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The Thinking Styles profile identifies 26 ways of thinking. These are called "dimensions" by psychologists. Each of these can be identified in the language we use and the behaviours we adopt.
Each dimension has:
•  Specific linguistics or associated language patterns
•  Associated behaviours known as 'surface traits' which are visible to others
Thinking Styles measures:
•  Four Sensory Focused dimensions, exploring the ways you prefer to receive information via your senses
•  Eight People Focused dimensions, exploring the ways you interact with people
•  Fourteen Task Focused dimensions, exploring the ways you relate to tasks and activities at work
Dimension Explanations
Here are the behavioural examples which relate to each type of thinking.

Sensory Focused: Explores the ways you prefer to receive information via your senses.

Visual thinking: the use of pictures, diagrams and visual imagery internally and externally.
Auditory thinking: a focus on the use of words and language, listening and talking things through.
Kinaesthetic thinking: the use of feelings, emotions, intuition and physical exercise.
Digital thinking: involves a focus on the facts, and/or the use of data and statistics.

People Focused: Explores the way you interact with people.

Internal thinking: relies on their own judgments & standards, believes oneself to be right, ignores feedback.
External thinking: relies on feedback from others, believes that others are right.
Self referenced thinking: puts their own needs first and ignores the needs of other people.
Altruistic thinking: responsive to the needs of others and willing to help other people.
Conformist thinking: wants to fit in, dislikes confrontation and takes a non-challenging approach.
Challenging thinking: dislikes being told what to do, will challenge and confront.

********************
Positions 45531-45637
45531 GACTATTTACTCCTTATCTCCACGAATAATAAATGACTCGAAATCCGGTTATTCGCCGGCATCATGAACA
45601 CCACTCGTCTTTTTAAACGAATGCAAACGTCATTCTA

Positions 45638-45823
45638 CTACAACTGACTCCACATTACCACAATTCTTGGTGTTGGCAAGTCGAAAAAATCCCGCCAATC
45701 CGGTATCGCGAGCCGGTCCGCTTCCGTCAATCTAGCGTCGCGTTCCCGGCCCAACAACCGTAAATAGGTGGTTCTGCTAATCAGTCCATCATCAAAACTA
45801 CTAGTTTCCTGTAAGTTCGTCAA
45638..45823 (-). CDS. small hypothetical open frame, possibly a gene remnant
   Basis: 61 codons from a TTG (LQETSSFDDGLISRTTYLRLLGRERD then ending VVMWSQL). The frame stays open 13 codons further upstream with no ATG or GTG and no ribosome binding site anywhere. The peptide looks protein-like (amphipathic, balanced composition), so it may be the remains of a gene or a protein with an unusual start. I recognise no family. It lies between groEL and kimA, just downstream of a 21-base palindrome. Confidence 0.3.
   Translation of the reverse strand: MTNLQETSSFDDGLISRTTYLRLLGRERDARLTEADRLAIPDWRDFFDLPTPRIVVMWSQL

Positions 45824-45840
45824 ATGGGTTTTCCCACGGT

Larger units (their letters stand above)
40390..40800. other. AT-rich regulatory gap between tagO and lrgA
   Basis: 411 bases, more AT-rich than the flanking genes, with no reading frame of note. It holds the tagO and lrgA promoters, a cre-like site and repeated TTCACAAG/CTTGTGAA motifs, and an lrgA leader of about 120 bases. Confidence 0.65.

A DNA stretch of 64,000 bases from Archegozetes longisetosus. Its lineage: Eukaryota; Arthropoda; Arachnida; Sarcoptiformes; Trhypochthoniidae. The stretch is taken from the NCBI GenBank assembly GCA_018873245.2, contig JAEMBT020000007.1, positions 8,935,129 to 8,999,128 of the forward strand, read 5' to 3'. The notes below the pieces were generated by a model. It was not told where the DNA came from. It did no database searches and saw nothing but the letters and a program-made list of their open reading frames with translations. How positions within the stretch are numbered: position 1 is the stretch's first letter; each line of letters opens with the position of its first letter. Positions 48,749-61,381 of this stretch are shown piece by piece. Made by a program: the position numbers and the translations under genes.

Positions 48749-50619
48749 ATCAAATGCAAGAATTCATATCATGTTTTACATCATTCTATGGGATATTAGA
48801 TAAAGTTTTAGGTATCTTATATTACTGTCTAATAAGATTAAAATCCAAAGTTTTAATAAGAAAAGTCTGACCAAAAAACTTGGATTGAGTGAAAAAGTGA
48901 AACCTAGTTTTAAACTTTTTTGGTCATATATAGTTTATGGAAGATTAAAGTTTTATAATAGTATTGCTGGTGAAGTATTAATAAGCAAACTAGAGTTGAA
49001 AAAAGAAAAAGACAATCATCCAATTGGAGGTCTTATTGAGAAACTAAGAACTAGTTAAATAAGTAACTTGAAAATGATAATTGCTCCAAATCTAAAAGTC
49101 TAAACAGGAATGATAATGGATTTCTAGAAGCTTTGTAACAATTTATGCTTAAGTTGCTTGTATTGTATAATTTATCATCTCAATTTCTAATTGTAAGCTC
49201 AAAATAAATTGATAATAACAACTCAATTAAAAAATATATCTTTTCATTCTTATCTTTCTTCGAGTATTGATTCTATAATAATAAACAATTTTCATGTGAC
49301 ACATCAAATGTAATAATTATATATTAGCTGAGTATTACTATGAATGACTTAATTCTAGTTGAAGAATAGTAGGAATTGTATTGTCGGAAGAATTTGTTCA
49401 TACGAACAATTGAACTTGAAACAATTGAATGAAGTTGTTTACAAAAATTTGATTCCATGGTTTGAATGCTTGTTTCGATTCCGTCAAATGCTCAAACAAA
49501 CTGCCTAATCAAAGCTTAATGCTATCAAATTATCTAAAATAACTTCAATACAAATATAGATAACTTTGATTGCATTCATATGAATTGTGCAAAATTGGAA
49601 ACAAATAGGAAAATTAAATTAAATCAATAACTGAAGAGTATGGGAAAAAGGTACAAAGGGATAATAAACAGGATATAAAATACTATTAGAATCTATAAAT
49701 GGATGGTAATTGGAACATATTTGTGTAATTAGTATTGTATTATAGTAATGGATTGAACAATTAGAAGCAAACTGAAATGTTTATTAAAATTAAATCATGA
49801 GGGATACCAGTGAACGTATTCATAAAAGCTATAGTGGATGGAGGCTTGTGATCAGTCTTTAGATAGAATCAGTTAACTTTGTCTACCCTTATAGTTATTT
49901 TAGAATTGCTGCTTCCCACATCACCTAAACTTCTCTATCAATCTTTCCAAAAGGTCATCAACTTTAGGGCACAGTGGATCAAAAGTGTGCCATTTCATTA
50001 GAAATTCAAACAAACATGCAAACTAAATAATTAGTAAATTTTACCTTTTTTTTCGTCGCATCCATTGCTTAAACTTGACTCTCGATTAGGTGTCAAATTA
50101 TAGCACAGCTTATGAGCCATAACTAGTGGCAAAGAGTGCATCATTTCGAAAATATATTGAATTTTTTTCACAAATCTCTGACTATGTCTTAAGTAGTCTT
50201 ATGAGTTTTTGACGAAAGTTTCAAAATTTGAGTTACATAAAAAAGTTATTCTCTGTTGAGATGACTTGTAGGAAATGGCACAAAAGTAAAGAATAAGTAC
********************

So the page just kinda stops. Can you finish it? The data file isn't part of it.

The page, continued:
Collaborative thinking: involves others, shares information, prefers a team environment.
Competitive thinking: wants to win and better ones' own performance.

Task Focused: Explores the way you relate to tasks and activities at work and your approach to problem solving.

Strategic thinking: focuses on general principles & summary information often in terms of key points.
Detail Conscious thinking: believes details are important & attends to detailed information.
Creative thinking: creative, naturally multi-tasks, has an untidy workspace, works backwards.
Logical thinking: processes systematically in sequence, ordered, completes 1 task at a time.
Options thinking: explores opportunity & possibility, seeks choice and alternatives, adds to work.
Procedural thinking: procedures are important, follows instructions & the correct way of doing things.
Towards thinking: focuses on goals & targets, says what they want and has a positive attitude.
Troubleshooting thinking: focuses on problems, makes contingency plans, may worry.
Proactive thinking: initiates action, gets on with things, proactive approach.
Reactive thinking: waits, analyses and plans, reviews all the relevant info and considers consequences.
Simplicity filter: often simplifies complex issues and prefers things to be easy.
Complexity filter: enjoys the challenge of difficulty and of complex issues.
Sameness thinking: seeks stability and the familiar; prefers gradual change, notices similarities.
Differences thinking: notices what is different; seeks variety, has a high capacity & tolerance for change.

If you would like to see the questionnaire - click here.

If you would like to develop flexibility in some of these styles of thinking - click here.

Sensory Focus
People Focus
Task Focus
Personal Profile